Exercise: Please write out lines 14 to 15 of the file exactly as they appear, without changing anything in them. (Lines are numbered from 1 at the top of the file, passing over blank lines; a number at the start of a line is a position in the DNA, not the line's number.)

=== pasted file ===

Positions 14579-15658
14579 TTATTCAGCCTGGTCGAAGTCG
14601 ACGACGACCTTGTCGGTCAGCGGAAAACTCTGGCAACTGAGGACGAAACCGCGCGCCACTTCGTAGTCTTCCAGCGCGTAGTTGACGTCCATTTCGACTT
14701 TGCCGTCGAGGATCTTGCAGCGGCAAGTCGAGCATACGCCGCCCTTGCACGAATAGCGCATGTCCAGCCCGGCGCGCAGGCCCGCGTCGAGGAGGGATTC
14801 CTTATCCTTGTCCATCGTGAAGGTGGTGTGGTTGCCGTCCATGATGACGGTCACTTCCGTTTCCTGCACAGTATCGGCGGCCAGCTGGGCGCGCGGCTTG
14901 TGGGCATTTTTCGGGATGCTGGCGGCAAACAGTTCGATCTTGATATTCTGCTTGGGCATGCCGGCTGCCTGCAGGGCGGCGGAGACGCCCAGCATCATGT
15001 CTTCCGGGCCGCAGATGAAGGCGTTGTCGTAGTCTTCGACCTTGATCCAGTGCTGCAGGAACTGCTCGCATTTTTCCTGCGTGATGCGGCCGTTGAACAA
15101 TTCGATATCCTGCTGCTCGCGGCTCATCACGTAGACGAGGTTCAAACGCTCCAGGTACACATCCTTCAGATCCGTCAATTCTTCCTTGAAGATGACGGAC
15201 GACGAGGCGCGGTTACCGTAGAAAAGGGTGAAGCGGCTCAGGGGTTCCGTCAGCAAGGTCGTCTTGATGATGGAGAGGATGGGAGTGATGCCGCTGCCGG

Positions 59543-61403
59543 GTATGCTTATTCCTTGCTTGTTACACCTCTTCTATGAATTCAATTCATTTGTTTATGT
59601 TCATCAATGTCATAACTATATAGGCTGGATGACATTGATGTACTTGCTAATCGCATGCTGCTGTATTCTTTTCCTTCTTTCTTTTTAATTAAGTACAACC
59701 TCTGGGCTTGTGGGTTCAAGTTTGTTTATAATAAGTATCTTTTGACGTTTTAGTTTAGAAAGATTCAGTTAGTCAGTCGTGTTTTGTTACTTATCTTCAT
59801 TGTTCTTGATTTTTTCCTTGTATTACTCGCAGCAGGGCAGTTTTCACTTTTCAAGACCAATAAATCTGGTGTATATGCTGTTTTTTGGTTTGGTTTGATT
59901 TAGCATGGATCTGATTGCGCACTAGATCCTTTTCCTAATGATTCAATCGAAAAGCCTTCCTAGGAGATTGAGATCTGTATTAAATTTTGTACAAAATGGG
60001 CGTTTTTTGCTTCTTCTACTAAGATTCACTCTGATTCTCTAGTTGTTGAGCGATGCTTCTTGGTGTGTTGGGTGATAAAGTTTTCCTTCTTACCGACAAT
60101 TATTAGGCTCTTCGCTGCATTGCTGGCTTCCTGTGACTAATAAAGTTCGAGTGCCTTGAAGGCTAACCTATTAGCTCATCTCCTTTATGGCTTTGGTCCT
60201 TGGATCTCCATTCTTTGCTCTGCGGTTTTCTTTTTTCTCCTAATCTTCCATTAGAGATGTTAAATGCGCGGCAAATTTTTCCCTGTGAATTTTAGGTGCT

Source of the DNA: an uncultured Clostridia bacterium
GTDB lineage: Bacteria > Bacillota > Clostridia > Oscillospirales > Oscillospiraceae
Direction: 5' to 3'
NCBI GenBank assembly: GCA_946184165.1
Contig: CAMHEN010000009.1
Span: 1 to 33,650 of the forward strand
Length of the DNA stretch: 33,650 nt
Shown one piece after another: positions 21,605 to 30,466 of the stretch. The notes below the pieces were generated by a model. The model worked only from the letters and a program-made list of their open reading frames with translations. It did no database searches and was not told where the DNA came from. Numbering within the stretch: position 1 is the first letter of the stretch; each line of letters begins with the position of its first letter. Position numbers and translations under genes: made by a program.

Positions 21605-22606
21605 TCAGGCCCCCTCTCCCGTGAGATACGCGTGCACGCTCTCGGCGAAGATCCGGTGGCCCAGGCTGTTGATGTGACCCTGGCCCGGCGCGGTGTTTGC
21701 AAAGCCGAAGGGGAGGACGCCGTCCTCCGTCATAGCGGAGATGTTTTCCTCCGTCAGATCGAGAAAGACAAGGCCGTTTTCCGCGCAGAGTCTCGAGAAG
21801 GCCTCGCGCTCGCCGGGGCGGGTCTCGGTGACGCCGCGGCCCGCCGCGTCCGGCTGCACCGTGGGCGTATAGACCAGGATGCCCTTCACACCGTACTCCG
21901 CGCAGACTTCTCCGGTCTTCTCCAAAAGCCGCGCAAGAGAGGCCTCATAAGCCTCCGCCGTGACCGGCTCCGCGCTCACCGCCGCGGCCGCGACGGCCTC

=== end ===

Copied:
59801 TGTTCTTGATTTTTTCCTTGTATTACTCGCAGCAGGGCAGTTTTCACTTTTCAAGACCAATAAATCTGGTGTATATGCTGTTTTTTGGTTTGGTTTGATT
59901 TAGCATGGATCTGATTGCGCACTAGATCCTTTTCCTAATGATTCAATCGAAAAGCCTTCCTAGGAGATTGAGATCTGTATTAAATTTTGTACAAAATGGG